To report the feasibility, complications, and outcomes of emergency extracorporeal life support (ECLS) in refractory cardiac arrests in medical intensive care unit (ICU). Prospective cohort study in the medical ICU in a university hospital in collaboration with the cardiosurgical team of a neighboring hospital. Seventeen patients (poisonings: 12/17) admitted over a 2-year period for cardiac arrest unresponsive to cardiopulmonary resuscitation (CPR) and advanced cardiac life support, without return of spontaneous circulation. ECLS femoral implantation under continuous cardiac massage, using a centrifugal pump connected to a hollow-fiber membrane oxygenator. Stable ECLS was achieved in 14 of 17 patients. Early complications included massive transfusions (n=8) and the need for surgical revision at the cannulation site for bleeding (n=1). Four patients (24%) survived at medical ICU discharge. Deaths resulted from multiorgan failure (n=8), thoracic bleeding(n=2), severe sepsis (n=2), and brain death (n=1). Massive hemorrhagic pulmonary edema during CPR (n=5) and major capillary leak syndrome (n=6) were observed. Three cardiotoxic-poisoned patients (18%, CPR duration: 30, 100, and 180 min) were alive at 1-year follow-up without sequelae. Two of these patients survived despite elevated plasma lactate concentrations before cannulation (39.0 and 20.0 mmol/l). ECLS was associated with a significantly lower ICU mortality rate than that expected from the Simplified Acute Physiology Score II (91.9%) and lower than the maximum Sequential Organ Failure Assessment score (>90%). Emergency ECLS is feasible in medical ICU and should be considered as a resuscitative tool for selected patients suffering from refractory cardiac arrest.

                Author and article information

                Crit Care Med
                Crit. Care Med
                Critical Care Medicine
                Lippincott Williams & Wilkins
                March 2017
                17 February 2017
                : 45
                : 3
                : e306-e315
                [1 ]Centre antipoison du Québec, CHU de Quebec Research Center, Population Health and Optimal Health Practices, Department of Family Medicine and Emergency medicine, Department of Anesthesiology and Critical Care Medicine, Université Laval, Ville de Québec, Quebec, Canada.
                [2 ]Department of Emergency Medicine, ZNA Stuivenberg, Antwerp, Belgium
                [3 ]School of Pharmacy, University of California, San Francisco, San Francisco, CA.
                [4 ]Heart and Vascular Institute, Penn State Hershey Medical Center, Hershey, PA.
                [5 ]Department of Intensive Care, Cliniques St-Luc, Université Catholique de Louvain, Leuven, Belgium.
                [6 ]Division of Emergency Medicine, Department of Pediatrics, CHU Sainte-Justine, Université de Montréal, Montreal, QC, Canada.
                [7 ]Department of Medical Biology, Hôpital du Sacré-Coeur de Montréal, University of Montreal, Montreal, QC, Canada.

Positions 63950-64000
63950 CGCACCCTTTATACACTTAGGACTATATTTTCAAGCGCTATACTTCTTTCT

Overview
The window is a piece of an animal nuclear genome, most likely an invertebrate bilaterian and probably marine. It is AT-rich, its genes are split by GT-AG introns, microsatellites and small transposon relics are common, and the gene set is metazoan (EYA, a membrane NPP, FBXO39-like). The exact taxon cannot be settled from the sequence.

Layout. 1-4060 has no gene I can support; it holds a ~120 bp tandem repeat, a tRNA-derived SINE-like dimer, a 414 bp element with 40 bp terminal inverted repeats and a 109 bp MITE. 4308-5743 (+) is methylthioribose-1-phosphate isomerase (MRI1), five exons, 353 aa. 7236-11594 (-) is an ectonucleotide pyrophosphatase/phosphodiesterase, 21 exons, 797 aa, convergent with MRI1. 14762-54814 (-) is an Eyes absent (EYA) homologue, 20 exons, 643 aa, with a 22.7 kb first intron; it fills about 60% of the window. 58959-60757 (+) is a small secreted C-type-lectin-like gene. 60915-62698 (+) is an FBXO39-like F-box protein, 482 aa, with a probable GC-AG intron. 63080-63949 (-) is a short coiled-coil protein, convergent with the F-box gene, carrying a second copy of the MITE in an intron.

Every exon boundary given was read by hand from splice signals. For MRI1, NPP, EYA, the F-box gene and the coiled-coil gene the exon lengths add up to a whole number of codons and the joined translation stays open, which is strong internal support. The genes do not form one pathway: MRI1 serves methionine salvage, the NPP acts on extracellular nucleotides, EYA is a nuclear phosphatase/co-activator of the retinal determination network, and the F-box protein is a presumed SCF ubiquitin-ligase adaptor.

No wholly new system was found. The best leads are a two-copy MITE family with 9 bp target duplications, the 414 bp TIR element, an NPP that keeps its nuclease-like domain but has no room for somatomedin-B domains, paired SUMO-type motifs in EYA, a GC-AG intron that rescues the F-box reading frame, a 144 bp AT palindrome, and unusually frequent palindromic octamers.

[8 ]Centre antipoison du Québec, Department of Medicine, McGill University, Department of Emergency Medicine, McGill University Health Centre, Montreal, QC, Canada.
                [9 ]Division of Medical Toxicology, Department of Emergency Medicine, Carolinas Medical Center, Charlotte, NC.
                [10 ]Quebec Poison Centre, Department of Emergency Medicine, McGill University Health Centre, Montreal, QC, Canada.
                [11 ]Department of Emergency Medicine, Denver Health and Hospital Authority, University of Colorado, Boulder, CO.
                [12 ]Ontario Poison Centre, Sunnybrook Health Sciences Centre, Departments of Medicine and Pediatrics, University of Toronto, Toronto, ON, Canada.
                [13 ]Kingston General Hospital, Queens’ University, Kingston, ON, Canada.
                [14 ]Institute of Environmental & Occupational Health Sciences, School of Medicine, National Yang-Ming University, Taipei, Taiwan.
                [15 ]Division of Clinical Toxicology & Occupational Medicine, Department of Medicine, Taipei Veterans General Hospital, Taipei, Taiwan.
                [16 ]Department of Critical Care Medicine, Sunnybrook Health Sciences Centre, and Interdepartmental Division of Critical Care, University of Toronto, Toronto, ON, Canada.
                [17 ]Department of Paediatrics, Physiology and Pharmacology and Medicine, Western University, London, ON, Canada.
                [18 ]Department of Medical and Toxicological Critical Care, Lariboisière Hospital, INSERM U1144, Paris-Diderot University, Paris, France.
                Author notes
                For information regarding this article, E-mail: maude.st-onge@ 123456fmed.ulaval.ca
                Copyright © 2016 by the Society of Critical Care Medicine and Wolters Kluwer Health, Inc. All Rights Reserved.

                This is an open-access article distributed under the terms of the Creative Commons Attribution-Non Commercial-No Derivatives License 4.0 (CCBY-NC-ND), where it is permissible to download and share the work provided it is properly cited. The work cannot be changed in any way or used commercially without permission from the journal.